At the South City Mall in Manurewa, Polynesian hip-hop erupted from oversized speakers, prompting a phalanx of Labor supporters to greet Ardern with an impromptu dance.
Ardern’s partner Clarke Gayford joined her on the last day of the campaign, but he was thrown to the edge of the crowd as Ardern was overwhelmed by fans, pulling her into their arms and shouting words of thanks for his efforts to contain Covid-19. .
Benjamin Ioata, 18, said Ardern was a good prime minister who “did his job well”.
“Whatever she does, she does it with pride – she takes care of us,” he says.
After a slow warm-up at the start of the campaign, Ardern’s energy intensified over the past week and she looked exercised as she walked slowly through the malls.
On Thursday evening, in a surprise admission, Ardern said if she lost the election, she would relinquish the Labor Party leadership and quit politics.
Asked by reporters about her plans if she quit politics, Ardern declined to be drawn, saying it was too early to write her obituary, and also ignored questions about how the planning was going. his wedding.
Labor had dropped one point to 46% but National also fell one to 31% in the 1 News Colmar Brunton poll. The center-left Greens and libertarian ACT both sat at 8%, and the populist New Zealand First party polled below the threshold to enter parliament.
For every political hope, this was their last chance to persuade voters; New Zealand is blackouting all election campaigns on election day. It seemed an increasingly picturesque tradition in 2020, as around half of the 3.3 million registered voters in the country had already voted since the ballot box opened in early October when the campaigns were still in full swing.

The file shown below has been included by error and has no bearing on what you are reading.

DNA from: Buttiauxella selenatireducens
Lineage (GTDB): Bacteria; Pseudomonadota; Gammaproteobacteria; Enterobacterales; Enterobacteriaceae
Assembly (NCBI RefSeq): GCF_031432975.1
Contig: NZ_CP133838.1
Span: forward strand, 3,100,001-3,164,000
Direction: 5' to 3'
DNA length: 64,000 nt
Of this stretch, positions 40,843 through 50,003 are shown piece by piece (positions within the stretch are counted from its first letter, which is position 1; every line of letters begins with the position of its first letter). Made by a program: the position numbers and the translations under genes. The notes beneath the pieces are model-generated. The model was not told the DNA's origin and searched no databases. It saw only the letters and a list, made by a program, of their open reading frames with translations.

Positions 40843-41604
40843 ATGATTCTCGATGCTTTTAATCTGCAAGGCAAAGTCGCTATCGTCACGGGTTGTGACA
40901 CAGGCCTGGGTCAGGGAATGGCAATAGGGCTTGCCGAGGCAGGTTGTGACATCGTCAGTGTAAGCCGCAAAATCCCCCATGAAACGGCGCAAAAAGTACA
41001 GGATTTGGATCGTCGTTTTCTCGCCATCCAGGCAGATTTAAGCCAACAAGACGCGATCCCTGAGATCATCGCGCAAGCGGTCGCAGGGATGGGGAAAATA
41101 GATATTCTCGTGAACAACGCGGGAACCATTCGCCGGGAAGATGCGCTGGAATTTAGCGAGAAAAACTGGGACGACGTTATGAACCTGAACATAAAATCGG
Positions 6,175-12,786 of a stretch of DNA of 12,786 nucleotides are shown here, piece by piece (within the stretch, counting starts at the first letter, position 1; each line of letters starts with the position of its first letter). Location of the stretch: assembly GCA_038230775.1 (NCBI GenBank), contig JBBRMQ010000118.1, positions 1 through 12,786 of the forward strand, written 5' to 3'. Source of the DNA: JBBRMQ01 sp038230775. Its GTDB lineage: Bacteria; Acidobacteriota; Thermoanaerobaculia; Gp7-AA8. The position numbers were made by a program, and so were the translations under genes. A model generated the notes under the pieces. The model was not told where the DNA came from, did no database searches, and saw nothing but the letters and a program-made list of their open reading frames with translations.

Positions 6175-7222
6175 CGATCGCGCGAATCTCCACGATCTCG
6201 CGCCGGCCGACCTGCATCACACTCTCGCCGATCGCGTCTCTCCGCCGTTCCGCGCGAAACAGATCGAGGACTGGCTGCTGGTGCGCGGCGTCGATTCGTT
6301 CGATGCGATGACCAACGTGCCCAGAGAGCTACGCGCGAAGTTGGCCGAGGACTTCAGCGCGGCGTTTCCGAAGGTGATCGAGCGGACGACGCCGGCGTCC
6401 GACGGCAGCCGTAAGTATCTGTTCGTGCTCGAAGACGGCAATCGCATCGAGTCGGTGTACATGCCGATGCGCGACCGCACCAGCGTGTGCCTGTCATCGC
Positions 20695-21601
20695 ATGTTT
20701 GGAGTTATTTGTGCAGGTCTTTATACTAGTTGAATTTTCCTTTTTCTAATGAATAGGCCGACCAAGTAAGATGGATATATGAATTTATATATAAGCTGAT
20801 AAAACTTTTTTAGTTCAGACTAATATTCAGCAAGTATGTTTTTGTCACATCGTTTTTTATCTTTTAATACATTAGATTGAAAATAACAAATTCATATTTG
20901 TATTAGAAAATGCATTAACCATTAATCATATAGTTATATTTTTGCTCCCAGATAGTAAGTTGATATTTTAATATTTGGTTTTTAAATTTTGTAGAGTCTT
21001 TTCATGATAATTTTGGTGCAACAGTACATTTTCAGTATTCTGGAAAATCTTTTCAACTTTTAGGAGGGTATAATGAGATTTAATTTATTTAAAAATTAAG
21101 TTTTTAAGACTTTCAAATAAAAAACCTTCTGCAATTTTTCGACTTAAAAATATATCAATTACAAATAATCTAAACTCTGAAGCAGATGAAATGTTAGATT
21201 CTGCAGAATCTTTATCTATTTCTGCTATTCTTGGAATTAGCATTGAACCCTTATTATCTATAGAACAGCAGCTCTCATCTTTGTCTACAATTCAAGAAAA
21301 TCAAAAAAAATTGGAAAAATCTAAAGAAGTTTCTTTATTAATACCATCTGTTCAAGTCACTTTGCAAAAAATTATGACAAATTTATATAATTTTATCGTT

Collins – optimistic about the latest poll and a hectic week on the election track – held a press conference Thursday at the site of a government-promised light rail project that has yet to begin.
She said the failure of the project was part of an “incredibly poor” record of the Labor-led government.
Avoiding public walks, Collins had lunch with campaign volunteers before joining a group acting as “human signs” at a busy North Coast intersection.
About 30 volunteers chanted “Judith! Judith! upon arrival, dressed in mirrored sunglasses and a national brand windbreaker.
She hoisted a palisade, shouting, “This is the last day we can do this”, as the passing cars support it. About five minutes later Collins hugged some volunteers and was gone, in what was his last scheduled campaign event.
There have been murmurs among her party that she will not stay at the helm if her party loses Saturday’s vote, but Collins told reporters she is confident she will still be leading the party this week. next.
After leaving the intersection, most of Judith Collins’ cutouts were stacked on the side of the road, with volunteers instead preferring signs promoting their local National Party candidates.
The leaders of the country’s small parties, which in New Zealand’s parliamentary system are often called upon as partners in the governing coalition, were also awaiting a vote.
James Shaw, the co-leader of the left-wing Green Party, appeared in bars around Wellington, pulling pints and helping out on pub quizzes late Thursday evening. And he was back behind a barista machine on Friday morning as he served white dishes to coffee connoisseurs in the capital.
“Hope it tastes better than it looks,” Shaw told a customer.
The latest burst of energy on the countryside came in contrast to a sometimes lifeless election period that often dragged on, in part because voting was delayed by a month due to a Covid-19 outbreak in the larger city, Auckland, and in part because the countryside was largely devoid of drama or scandal.
On Thursday, the Facebook page of the Advance NZ minor party – which campaigned to oppose Covid-19 restrictions and claimed the virus was a hoax – was removed from the social media platform for violating repeatedly the rules of the technology company.
“We do not allow anyone to share false information on our platforms regarding Covid-19 that could result in imminent physical damage,” Facebook told RNZ.
The party was not expected to win enough votes to enter parliament.